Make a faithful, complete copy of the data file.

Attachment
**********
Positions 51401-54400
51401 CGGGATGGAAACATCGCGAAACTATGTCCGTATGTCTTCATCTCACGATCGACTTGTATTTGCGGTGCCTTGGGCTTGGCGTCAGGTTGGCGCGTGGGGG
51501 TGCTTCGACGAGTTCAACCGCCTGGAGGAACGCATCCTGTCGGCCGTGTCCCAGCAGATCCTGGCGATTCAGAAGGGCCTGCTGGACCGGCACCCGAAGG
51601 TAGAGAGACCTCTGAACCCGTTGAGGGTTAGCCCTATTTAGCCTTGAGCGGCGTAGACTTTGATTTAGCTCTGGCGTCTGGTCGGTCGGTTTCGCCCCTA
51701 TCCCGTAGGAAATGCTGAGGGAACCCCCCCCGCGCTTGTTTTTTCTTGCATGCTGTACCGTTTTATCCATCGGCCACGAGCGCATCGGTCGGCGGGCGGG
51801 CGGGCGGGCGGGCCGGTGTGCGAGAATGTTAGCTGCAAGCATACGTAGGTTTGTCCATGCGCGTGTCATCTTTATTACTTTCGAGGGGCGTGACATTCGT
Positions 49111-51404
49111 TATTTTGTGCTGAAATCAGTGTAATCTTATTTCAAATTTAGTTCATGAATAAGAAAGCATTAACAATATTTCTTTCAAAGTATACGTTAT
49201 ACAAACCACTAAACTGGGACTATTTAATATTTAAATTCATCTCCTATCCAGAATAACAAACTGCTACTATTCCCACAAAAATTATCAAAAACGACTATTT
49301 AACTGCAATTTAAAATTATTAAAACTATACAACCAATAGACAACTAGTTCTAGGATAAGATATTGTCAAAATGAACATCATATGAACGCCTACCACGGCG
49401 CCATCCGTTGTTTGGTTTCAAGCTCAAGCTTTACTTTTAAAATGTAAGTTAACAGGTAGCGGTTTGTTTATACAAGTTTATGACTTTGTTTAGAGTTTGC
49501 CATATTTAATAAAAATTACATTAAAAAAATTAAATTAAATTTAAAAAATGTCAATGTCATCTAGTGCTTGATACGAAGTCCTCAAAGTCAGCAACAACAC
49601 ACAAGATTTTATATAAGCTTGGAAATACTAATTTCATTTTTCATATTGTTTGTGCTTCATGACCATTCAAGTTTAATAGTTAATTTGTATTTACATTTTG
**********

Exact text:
Positions 51401-54400
51401 CGGGATGGAAACATCGCGAAACTATGTCCGTATGTCTTCATCTCACGATCGACTTGTATTTGCGGTGCCTTGGGCTTGGCGTCAGGTTGGCGCGTGGGGG
51501 TGCTTCGACGAGTTCAACCGCCTGGAGGAACGCATCCTGTCGGCCGTGTCCCAGCAGATCCTGGCGATTCAGAAGGGCCTGCTGGACCGGCACCCGAAGG
51601 TAGAGAGACCTCTGAACCCGTTGAGGGTTAGCCCTATTTAGCCTTGAGCGGCGTAGACTTTGATTTAGCTCTGGCGTCTGGTCGGTCGGTTTCGCCCCTA
51701 TCCCGTAGGAAATGCTGAGGGAACCCCCCCCGCGCTTGTTTTTTCTTGCATGCTGTACCGTTTTATCCATCGGCCACGAGCGCATCGGTCGGCGGGCGGG
51801 CGGGCGGGCGGGCCGGTGTGCGAGAATGTTAGCTGCAAGCATACGTAGGTTTGTCCATGCGCGTGTCATCTTTATTACTTTCGAGGGGCGTGACATTCGT
Positions 49111-51404
49111 TATTTTGTGCTGAAATCAGTGTAATCTTATTTCAAATTTAGTTCATGAATAAGAAAGCATTAACAATATTTCTTTCAAAGTATACGTTAT
49201 ACAAACCACTAAACTGGGACTATTTAATATTTAAATTCATCTCCTATCCAGAATAACAAACTGCTACTATTCCCACAAAAATTATCAAAAACGACTATTT
49301 AACTGCAATTTAAAATTATTAAAACTATACAACCAATAGACAACTAGTTCTAGGATAAGATATTGTCAAAATGAACATCATATGAACGCCTACCACGGCG
49401 CCATCCGTTGTTTGGTTTCAAGCTCAAGCTTTACTTTTAAAATGTAAGTTAACAGGTAGCGGTTTGTTTATACAAGTTTATGACTTTGTTTAGAGTTTGC
49501 CATATTTAATAAAAATTACATTAAAAAAATTAAATTAAATTTAAAAAATGTCAATGTCATCTAGTGCTTGATACGAAGTCCTCAAAGTCAGCAACAACAC
49601 ACAAGATTTTATATAAGCTTGGAAATACTAATTTCATTTTTCATATTGTTTGTGCTTCATGACCATTCAAGTTTAATAGTTAATTTGTATTTACATTTTG